The mortar and pestle are ancient tools that no modern kitchen should be without - they're handy for everything from cracking peppercorns and bruising herbs to making pesto. We test a variety of materials and sizes to find our favourites.
Best bits: Handy lip for pouring, a bulbous pestle and coarse surface areas for efficient grinding.
Comments: This is a well thought out piece of kit that powders spices, pulverizes garlic and bruises herbs efficiently. Light marking did occur with use but the exterior surface, with its polished finish, retained a smart appearance. The mortar is 11cm in diameter and the walls are not thick like many, meaning capacity is good for the size, plus high sides stop ingredients from flying out.
Buy from Waitrose
Best... bargain buy
Best bits: Exceptional price point, plus the heavy-duty material does a lot of the hard work for you.
This solid, hand-carved mortar and pestle is a real bargain – elsewhere you'd be looking to pay three times the price for it. It's a little on the smaller side but excels at the full range of tasks, from mashing delicate herbs to grinding stubborn peppercorns. The bowls deeply sloped shape keeps ingredients in the centre, so you're not chasing them around with the pestle.
Buy from Dunelm Mill
Best bits: Comes in a range of attractive colours and is easy to clean.
Prettiness aside, this is a practical set. Being made of stoneware, it is easy to clean (although brightly coloured food does stain the cream interior slightly), flavours are not retained and there is the added bonus of it being dishwasher safe. Do bear in mind that it is stoneware though so not as tough as granite. Whilst it made light work of crushing my pistachios I wouldn't want to risk it with something really tough like long pepper. It's brilliant at bruising herbs though as the size means you can crush a whole bunch of mint at a time.
Buy from Amara
Best... for small quantities
Best bits: Innovative and mess-proof design.
A really clever design and space saving too. It has two separate, unglazed mortar bowls - one large (10cm in diameter) for ingredients such as bay leaves and peppercorns, and a small one (5cm in diameter) on the reverse for doing small batches and small ingredients such as cumin. This really helps to avoid mixing flavours and reduces clean up times. The pestle has a lovely grooved design and feel. The polished wooden surface minimises flavour absorption, and it cleans up a treat in the dishwasher.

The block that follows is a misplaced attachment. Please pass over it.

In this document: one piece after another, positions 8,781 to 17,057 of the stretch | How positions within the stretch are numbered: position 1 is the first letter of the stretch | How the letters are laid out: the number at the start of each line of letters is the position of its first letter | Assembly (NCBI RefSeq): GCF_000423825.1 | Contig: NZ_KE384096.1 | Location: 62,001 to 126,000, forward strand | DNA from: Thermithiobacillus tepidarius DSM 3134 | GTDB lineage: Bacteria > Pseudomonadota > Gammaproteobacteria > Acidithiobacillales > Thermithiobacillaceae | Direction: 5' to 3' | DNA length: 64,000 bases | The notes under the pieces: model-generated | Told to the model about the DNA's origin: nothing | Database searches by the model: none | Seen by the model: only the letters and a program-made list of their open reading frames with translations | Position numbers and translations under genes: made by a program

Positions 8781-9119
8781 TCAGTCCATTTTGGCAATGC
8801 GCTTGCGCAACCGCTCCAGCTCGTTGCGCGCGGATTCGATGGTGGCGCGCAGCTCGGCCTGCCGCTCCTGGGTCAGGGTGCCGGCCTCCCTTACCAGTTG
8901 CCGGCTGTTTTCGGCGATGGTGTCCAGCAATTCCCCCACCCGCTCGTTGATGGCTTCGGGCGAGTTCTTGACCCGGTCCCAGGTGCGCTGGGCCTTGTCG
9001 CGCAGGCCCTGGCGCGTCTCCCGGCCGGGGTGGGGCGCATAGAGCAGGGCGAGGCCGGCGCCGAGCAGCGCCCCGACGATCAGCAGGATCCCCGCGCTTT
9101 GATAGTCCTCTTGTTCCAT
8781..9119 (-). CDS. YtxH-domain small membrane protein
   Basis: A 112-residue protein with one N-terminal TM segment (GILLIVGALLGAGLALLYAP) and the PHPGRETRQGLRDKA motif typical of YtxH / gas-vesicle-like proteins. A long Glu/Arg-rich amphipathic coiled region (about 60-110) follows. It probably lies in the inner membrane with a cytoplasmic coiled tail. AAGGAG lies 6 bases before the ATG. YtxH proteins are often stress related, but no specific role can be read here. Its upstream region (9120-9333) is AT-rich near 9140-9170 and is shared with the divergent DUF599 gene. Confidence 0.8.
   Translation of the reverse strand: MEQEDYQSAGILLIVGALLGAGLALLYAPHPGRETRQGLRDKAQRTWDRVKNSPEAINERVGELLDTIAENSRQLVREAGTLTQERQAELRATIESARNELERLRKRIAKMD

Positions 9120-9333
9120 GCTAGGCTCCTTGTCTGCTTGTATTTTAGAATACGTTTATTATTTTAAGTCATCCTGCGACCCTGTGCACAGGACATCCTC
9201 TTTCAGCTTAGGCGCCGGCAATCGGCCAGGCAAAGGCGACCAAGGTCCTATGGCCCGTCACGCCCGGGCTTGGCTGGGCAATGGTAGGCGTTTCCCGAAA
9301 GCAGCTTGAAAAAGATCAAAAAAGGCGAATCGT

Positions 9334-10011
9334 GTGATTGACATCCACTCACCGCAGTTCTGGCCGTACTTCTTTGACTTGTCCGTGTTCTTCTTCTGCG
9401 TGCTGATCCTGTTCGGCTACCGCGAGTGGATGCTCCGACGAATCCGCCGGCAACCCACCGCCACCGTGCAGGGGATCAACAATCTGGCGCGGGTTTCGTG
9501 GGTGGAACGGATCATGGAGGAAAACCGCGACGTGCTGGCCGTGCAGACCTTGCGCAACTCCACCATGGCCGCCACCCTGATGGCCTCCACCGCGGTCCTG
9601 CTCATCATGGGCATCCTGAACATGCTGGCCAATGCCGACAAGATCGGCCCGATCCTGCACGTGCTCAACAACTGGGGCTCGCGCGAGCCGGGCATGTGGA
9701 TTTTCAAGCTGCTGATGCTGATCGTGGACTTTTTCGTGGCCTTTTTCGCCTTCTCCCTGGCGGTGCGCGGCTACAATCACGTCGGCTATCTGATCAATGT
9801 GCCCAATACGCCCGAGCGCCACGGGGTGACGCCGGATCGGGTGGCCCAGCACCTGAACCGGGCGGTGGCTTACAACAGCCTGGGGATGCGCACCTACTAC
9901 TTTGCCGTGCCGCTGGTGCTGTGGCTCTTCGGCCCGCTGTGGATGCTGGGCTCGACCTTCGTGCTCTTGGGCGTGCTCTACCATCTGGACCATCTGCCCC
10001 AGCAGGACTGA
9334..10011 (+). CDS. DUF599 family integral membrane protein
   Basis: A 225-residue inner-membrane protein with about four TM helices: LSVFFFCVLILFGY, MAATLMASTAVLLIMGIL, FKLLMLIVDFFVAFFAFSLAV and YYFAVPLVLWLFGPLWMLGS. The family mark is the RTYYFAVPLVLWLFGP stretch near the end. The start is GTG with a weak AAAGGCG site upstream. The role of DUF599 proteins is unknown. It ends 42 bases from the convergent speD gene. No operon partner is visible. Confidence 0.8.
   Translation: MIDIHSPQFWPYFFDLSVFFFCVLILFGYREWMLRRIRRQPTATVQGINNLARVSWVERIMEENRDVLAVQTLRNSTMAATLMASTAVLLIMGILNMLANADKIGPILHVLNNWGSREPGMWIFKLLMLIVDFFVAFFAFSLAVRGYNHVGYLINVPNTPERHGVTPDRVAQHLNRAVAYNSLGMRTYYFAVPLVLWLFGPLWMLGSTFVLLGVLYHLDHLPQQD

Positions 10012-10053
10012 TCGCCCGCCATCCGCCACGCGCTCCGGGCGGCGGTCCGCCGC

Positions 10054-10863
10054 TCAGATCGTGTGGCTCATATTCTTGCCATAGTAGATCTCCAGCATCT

Buy from Salt and Spice
Best... original design
Best bits: Great value and smart design.
This mortar and pestle replicates the design of what you would find in an expensive flat mortar and ‘spear’ pestle with a smaller price tag. The idea is that you have a bigger pestle that fits snugly into the contour of the mortar to give a larger grinding surface. You use your palm to rotate the pestle around rather than pounding. For this reason it can handle no more than a couple of teaspoons or so of spices or a clove of garlic, but because it's so fast (four or five rotations and you're done) this wasn't an issue. The pestle has added grooves underneath, which help to capture spices and hold them in place.
£27.99, from Uutensil
Reviewed by Sarah Sysum and Caroline Hire.
These days, electric spice grinders and food processors often take the place of a mortar and pestle, and that’s a pity, because after testing an assortment I'm convinced that a good set can perform as well at many tasks. They (can be) considerably cheaper than buying an electric grinder and are much easier to clean as well.
What should I buy?
Consider what you use your pestle and mortar for. Do you need a generous-sized bowl for large quantities of pastes? Or something smaller just to crush spices? And if you are using it a lot, consider something that would look good out on the kitchen worktop too.
What we looked for
Comfortable to hold. I wanted designs that made good contact with the mortar. The mortar is best with a deep well, so you don’t scatter the contents, and with an indentation in the base, giving you maximum grinding power.
Material They come in marble, frosted glass, cast-iron and wood to name but a few. I wanted material that was easy to clean and didn't absorb flavours
Stability Spices are tough, and take a little effort to grind. My top choices didn't wobble, stayed flat and most importantly didn't bunny hop over the work surface!
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This review was last updated in June 2016. If you have any questions, suggestions for future reviews or spot anything that has changed in price or availability please get in touch at firstname.lastname@example.org.
How do you grind your spices? We'd love to hear whether you opt for a trusty pestle & mortar or if a snazzy modern gadget helps you along the way...